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Notice

Final Environmental Impact Statement for the Proposed Maricopa Sun Solar Complex Multi-Species Habitat Conservation Plan, Kern County, California

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Information about this document as published in the Federal Register.

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AGENCY:

Fish and Wildlife Service, Interior.

ACTION:

Notice of availability.

SUMMARY:

We, the U.S. Fish and Wildlife Service (Service), announce the availability of our final environmental impact statement (EIS) for the Maricopa Sun Solar Complex Multi-Species Habitat Conservation Plan (HCP), in accordance with the National Environmental Policy Act of 1969, as amended (NEPA), and its implementing regulations, as well as in compliance with the Endangered Species Act of 1973, as amended (Act). The final EIS was updated to address the comments received on the 2014 draft EIS and considers the environmental effects of issuing an incidental take permit for five animal species in response to the application from Maricopa Sun, LLC (Applicant). The Applicant has prepared the final Maricopa Sun Solar Complex Habitat Conservation Plan (HCP) to describe and implement a conservation plan that will minimize and mitigate environmental effects associated with the incidental take of five animal species (“Covered Species”) associated with the construction, operation, maintenance, and decommissioning of an up to 700 megawatt photo-voltaic power generating facility and implementation of conservation actions associated with the HCP in Kern County, California.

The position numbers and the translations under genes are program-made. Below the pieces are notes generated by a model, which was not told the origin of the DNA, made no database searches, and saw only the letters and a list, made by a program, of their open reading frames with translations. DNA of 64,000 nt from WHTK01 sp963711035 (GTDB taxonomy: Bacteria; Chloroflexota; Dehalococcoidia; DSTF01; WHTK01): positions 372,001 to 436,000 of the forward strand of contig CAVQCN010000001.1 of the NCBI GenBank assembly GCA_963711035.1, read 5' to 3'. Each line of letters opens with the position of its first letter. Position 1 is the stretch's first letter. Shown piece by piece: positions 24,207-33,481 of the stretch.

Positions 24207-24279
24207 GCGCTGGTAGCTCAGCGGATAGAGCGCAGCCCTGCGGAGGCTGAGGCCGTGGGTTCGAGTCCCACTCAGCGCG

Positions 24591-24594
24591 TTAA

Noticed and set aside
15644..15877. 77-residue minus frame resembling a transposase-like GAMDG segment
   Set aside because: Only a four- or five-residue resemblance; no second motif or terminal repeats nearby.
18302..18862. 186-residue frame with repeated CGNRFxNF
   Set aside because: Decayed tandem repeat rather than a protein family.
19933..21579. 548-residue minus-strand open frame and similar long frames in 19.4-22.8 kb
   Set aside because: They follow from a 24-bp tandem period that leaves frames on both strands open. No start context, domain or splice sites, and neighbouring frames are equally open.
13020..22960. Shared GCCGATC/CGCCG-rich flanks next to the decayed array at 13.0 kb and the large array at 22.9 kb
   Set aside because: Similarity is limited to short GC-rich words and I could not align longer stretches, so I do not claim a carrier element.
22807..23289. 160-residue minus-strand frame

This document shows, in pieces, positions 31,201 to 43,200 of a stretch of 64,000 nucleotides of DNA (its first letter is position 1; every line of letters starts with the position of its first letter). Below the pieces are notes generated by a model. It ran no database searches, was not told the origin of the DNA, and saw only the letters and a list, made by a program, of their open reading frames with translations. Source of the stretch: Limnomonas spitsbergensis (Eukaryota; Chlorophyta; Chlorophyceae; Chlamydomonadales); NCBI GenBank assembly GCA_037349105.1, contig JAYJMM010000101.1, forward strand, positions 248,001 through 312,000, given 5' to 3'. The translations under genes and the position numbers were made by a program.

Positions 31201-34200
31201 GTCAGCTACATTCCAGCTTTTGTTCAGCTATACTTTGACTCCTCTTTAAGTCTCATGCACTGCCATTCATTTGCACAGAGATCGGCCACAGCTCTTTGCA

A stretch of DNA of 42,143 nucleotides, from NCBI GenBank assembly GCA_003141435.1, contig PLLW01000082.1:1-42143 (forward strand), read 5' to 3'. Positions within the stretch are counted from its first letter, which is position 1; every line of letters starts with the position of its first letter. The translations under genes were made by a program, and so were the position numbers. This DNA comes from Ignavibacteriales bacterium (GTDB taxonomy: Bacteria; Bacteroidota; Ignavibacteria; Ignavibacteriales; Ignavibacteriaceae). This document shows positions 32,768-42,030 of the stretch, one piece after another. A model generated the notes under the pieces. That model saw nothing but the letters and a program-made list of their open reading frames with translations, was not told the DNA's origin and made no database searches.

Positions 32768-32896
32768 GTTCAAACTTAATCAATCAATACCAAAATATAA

DATES:

A Record of Decision will be signed no sooner than 30 days after the publication date announcing this final EIS. We will accept comments received by January 7, 2015.

ADDRESSES:

Obtaining Documents: You may download copies of the final EIS and final HCP from the Sacramento Fish and Wildlife Office Web site at http://www.fws.gov/​sacramento. Alternatively you may use one of the methods below to request a CD-ROM of the documents. Please send your requests or comments by any one of the following methods.